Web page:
Here we are. It is September. It's a perfect September day, actually. The sky is the exact shade of September blue that makes me feel like my mom is nearby. Not the sky toward the horizon, but the deeper blue that's two thirds of the way to the top. It's in the seventies, and the Sault Ste Marie breeze is in full play. This September, our third here, is the first that has felt like an Ohio September; probably thanks to the ghastly heat that made its home here throughout the summer. I have so many September memories. Budding first love, marching band, then later my tiny babes toddling through fallen leaves for the first time. There is nothing, nothing, like the first days of autumn.
I'm sad, though. It's going beyond the usual homesickness. This summer was a dream from beginning to end, so saying farewell to it is dropping a shadow on September this year. We just got home from Disney World, and everything is going to be a letdown after that, no matter where you make your home. August was steeped in and surrounded by loved people driving far to see us here, and my heart is feeling the miles from here to all the theres so keenly that I could (and do) just sit and cry at random intervals throughout the day.
That is just healthy sadness. Something to be expected when you live so far from home, but underneath the sadness there's a layer of harsh disappointment mixed with a still tender heart from letting Fierce out into the world. I smell trouble.
Depression is an old pal of mine. We got to know each other quite well in my latest teens and earliest twenties. Learning my way in and out of the shadows was a major part of my early adult life education, hard won with experience, support, and a lot of patience and tenacity.
Disappointment is a tough emotion for me for reasons I've not yet uncovered, and it often triggers a trip into Depressionland--like Candyland--only greyer and with less opportunities to skip ahead. Keep the creepy characters on the board, though. This time, the disappointment involves higher education, another flashing red warning light area for me. Put the two together and I'm in a ship taking on water.
This too shall pass. This too shall pass. This too shall pass.
I'm the little engine scooping water out of the boat with each repetition of the phrase.
I am enough. A phrase I nearly choke on in my heavier moments.
When I was roughly 17, there was this day that I told my dad and his friend, who were having a theological discussion, how unafraid I was. I felt it, too, this unwavering assurance that God had my back, and that nothing could shake me, because faith is just too powerful to be intimidated. That night I had one of the most disturbing nightmares I'd ever had. I told my dad about it, and he said, "I thought you were about due for a challenge."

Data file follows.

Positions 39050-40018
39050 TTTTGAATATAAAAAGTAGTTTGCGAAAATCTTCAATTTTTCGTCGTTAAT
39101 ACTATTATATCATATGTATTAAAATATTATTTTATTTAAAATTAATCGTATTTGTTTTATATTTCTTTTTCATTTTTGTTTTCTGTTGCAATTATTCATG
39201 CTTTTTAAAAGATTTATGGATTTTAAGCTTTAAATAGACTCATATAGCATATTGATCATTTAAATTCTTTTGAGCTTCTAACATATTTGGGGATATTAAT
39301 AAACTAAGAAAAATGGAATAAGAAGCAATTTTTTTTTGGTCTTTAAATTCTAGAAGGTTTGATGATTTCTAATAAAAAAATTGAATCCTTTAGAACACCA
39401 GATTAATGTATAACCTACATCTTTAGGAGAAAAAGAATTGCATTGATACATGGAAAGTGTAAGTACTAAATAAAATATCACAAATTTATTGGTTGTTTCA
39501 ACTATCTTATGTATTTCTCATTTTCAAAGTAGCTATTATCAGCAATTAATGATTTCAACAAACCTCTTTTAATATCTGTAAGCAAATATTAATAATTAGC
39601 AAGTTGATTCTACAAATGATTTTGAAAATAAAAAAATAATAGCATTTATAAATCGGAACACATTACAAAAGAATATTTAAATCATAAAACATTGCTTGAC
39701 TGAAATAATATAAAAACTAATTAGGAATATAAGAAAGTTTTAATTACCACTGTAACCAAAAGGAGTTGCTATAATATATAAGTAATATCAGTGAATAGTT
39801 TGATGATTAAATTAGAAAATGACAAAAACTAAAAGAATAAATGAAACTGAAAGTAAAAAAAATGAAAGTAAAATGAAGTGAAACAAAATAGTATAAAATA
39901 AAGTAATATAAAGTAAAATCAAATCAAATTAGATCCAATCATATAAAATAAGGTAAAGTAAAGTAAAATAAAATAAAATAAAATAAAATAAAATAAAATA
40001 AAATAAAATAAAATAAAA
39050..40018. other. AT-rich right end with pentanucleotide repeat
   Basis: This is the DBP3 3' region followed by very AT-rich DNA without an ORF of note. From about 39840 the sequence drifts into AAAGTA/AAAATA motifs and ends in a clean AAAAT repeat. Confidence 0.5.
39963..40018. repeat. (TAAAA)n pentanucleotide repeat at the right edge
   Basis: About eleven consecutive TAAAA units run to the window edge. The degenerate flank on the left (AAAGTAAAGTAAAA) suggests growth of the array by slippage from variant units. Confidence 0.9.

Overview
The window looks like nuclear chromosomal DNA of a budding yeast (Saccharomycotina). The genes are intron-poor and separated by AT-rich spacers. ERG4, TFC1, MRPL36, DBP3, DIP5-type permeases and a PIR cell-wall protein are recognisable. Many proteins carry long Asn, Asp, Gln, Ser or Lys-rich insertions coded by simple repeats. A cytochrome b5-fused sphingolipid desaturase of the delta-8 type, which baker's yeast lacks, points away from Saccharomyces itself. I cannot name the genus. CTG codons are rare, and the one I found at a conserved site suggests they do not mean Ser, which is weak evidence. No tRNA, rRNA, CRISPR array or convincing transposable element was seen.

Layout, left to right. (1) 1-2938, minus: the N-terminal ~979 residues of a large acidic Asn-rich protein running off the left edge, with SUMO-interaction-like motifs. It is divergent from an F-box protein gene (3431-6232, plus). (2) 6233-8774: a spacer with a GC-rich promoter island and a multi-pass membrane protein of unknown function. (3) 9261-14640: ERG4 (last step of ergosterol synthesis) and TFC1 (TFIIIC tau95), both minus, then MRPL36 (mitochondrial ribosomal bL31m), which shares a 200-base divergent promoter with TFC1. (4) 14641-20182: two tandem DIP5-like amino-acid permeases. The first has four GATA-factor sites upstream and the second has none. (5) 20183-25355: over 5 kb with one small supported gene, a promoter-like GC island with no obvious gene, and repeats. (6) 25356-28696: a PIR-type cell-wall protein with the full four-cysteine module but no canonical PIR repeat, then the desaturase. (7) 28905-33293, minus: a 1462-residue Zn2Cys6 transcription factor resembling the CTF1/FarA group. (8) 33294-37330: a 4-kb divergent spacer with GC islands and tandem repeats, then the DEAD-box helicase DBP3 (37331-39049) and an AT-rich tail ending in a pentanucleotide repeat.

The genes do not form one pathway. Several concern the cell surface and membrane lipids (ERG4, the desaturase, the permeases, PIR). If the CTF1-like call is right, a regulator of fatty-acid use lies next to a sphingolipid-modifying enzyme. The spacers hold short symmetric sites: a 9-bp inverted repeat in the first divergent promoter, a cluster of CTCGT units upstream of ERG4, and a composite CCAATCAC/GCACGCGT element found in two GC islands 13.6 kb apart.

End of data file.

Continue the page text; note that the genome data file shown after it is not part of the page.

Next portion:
In the midst of the moments that I don't want to get out of bed or leave the house these days, that is the phrase that keeps coming to mind, and it us propelling me forward. Am I due for a challenge? Hell, yes, and I'll take it head on, because I've found that my dad was right. When you make a declaration to the world, the universe, whatever, it asks you, "Are you sure?"
Are you sure you're not afraid?
How fierce are you, really?
Fear followed me relentlessly after that dream. It chased me back inside of a cave I didn't find my way out of for years--nearly a decade. It buddied up with a battle for worthiness and, together the two just about undid me time and time again. They never quite won. Not then, and not now, because Grace, the hero of every hour, has nestled herself deeper and deeper into my being with every passing year.
Honoring the wisdom of my teen self now is part of my daily walk, because I know now that my mouth was not being haughty. It was speaking a powerful truth. A truth whispered lovingly to my tender heart by that beautiful still small voice: Fear is swallowed up by faith.
What I didn't understand when I was a teenager was that the Are you sure? moment isn't a threat, it's an invitation.
Come on, come on, Grace cries, Saddle up! Fear wants to keep you safe and small, but I want to see you grow. It's going to feel risky. You've got to face all of your fears. You've got to be willing to fall. It's okay, though, because my first aid kit is pretty powerful, trust me.
I'm in, and I know there's no shortcut. The only way through today is through it. This has not stopped me from looking for a shortcut through the darkness over the past few weeks, but in my heart I know what's real.
The September blue sky. The memories of beautiful days gone by. Healing. Love that travels for miles and miles and miles. Love that just cannot be stopped. Peace that feels its way into brokenhearted disappointments. Silver linings. Showing up. Strength training. Grace's top notch first aid kit. Rest. And the willingness to be risen again by all of it, and through all of it.
So, just how fierce are you?
Let's find out.
Anna Turner is the woman behind Little Hearth. She's an ordained interfaith minister, a writer, a believer in purposeful living and healing, a perpetual student, and a full time feminist mother.